Welcome to In Your Head! Wrestling podcast, news and community!
Welcome to In Your Head! Wrestling podcast, news and community!
The fine folk at World Wrestling Legends, (WWL), take us on a trip back in time with their 6:05 PPV. The 6:05 name is a tribute to the start time of wrestling programming on Ted Turner?s television networks, where many of tonight?s stars were made. The card brings us a number of legends from the past, along with a few of today?s active competitors thrown into the mix. I?ve never seen a WWL show before, so I?m not quite sure what to expect, but there are a lot of familiar names on the card that I haven?t seen in years, so I?m looking forward to a pleasant trip down memory lane.
The show opens up with a dance routine by former WCW Nitro Girls Shae, Spice, Chiquita, and Fyre. The girls look as good as they did in the past, (something that can?t be said for some of tonight?s competitors), and their short dance routine was a nice tip of the cap to the glory days of WCW. We are then introduced to the announce team of Jim Cornette, Lance Russell, and Ron Niemi. After a brief introduction of the three, we are taken to the first match of the night.
Match 1 ? Nikolai Volkoff w/The Iron Sheik vs. Hacksaw Jim Duggan
I have not seen Nikolai in several years and he looks much more like a grandfather than a wrestler. Despite his appearance, he has not forgotten the things that made him so hated during his WWF days. He and the Sheik did their trademark schick of waving flags and singing the soviet national anthem. Unfortunately singing and flag waving would be the highlight of Nikolai?s performance tonight. Having irritated the crowd, Duggan?s entrance was greeted with cheers and applause by a crowd ready for another USA vs. Russia wrestling match. What they got however was an extremely short contest that saw Nikolai throw a few unconvincing punches and knees, followed by a short Duggan rally and his 3 point stance football tackle for the win. The entire match may have only lasted 3 minutes, and it was obvious by how slowly and gingerly he was moving, that Nikolai really shouldn?t be in the ring anymore. It was however nice to see Hacksaw again. Had he been working with someone in better condition he might have been able to have an enjoyable match. Sadly, that would not happen on this night, as this outing was sub par, even for a legends match.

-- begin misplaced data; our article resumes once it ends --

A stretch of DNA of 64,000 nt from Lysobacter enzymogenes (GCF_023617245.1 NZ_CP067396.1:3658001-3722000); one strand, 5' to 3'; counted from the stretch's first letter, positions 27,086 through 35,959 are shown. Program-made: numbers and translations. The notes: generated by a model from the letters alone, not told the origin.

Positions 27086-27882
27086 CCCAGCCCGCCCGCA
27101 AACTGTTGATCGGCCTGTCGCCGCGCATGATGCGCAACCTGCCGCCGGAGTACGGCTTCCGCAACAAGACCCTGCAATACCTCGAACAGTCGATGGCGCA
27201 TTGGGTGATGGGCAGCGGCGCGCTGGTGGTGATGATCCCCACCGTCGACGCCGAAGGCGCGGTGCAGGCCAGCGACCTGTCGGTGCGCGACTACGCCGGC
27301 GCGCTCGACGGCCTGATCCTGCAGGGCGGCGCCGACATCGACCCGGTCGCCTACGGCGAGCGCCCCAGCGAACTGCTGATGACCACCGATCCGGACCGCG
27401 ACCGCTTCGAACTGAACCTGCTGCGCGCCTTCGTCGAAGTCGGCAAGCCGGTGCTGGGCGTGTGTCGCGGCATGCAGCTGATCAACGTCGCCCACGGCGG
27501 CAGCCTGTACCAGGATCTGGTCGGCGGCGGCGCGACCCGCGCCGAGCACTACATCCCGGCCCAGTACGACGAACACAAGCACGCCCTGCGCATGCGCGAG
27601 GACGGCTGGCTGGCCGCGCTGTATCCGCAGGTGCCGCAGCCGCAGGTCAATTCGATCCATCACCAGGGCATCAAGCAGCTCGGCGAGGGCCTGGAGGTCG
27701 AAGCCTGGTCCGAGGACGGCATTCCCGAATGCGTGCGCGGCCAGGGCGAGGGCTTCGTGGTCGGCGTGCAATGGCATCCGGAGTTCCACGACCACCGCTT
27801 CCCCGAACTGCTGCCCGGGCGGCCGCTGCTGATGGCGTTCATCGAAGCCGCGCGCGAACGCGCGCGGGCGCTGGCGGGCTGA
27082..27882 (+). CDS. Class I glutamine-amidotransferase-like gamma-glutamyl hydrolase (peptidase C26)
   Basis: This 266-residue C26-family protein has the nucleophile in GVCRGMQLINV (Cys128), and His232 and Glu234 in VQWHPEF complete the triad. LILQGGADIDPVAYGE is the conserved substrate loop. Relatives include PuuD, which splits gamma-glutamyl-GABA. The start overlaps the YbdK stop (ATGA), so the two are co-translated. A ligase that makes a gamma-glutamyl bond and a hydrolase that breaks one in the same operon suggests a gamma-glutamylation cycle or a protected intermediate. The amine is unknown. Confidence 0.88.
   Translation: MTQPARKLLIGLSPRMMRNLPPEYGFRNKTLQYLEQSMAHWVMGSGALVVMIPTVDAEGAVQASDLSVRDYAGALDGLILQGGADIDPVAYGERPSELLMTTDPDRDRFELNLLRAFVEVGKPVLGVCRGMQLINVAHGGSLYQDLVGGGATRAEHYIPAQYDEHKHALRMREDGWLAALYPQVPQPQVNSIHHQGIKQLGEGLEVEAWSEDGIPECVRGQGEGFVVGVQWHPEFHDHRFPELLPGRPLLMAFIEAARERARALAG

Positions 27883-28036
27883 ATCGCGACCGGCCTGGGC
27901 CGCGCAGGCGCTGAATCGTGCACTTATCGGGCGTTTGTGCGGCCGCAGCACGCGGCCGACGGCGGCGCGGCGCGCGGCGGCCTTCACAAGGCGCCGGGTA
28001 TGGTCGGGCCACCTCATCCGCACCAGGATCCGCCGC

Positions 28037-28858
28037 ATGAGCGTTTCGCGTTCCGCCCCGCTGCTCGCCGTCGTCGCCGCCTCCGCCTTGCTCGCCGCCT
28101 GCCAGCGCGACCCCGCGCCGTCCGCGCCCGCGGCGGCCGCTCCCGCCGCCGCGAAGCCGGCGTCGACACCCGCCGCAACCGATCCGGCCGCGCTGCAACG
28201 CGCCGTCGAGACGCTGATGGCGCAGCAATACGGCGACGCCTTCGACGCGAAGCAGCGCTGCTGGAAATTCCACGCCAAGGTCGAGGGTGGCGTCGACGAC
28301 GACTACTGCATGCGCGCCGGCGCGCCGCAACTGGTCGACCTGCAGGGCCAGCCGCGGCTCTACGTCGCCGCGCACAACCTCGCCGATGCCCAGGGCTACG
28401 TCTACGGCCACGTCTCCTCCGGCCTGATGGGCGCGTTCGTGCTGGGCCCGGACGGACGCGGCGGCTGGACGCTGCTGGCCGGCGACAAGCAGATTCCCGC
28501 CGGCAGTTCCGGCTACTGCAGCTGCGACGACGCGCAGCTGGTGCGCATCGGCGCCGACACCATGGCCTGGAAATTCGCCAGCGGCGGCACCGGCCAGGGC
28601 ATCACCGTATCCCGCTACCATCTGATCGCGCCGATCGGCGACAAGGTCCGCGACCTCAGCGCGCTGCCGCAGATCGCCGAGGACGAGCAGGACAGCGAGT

We then go backstage where Corey Maclin has Rick Steiner standing by for an interview. Steiner gives a short rambling promo about how well the Steiner brothers will do tonight before we are taken back to ringside.
Match 2 ? Vergil vs. Rick Steiner
Apparently these two saw the previous match and liked it so much they decided to duplicate it. In another extremely short match, a not quite so in shape Vergil and Steiner square off for about 3 minutes. As in the previous match, Vergil throws a few punches and kicks before Steiner rallies, hits a few Steiner Lines, blows a suplex attempt, and then gets the win via Fireman?s Carry slam. This is the second disappointing match of the card. These two obviously could have gone longer, but instead had a ridiculously short match. If you pack a card full of legends, but only have them in the ring for three or so minutes are you really giving the fans what they want?
After a brief video package showing old highlights from Memphis Wrestling we are taken back to ringside for the third match.
Match 3 ? Disco Inferno vs. Koko B. Ware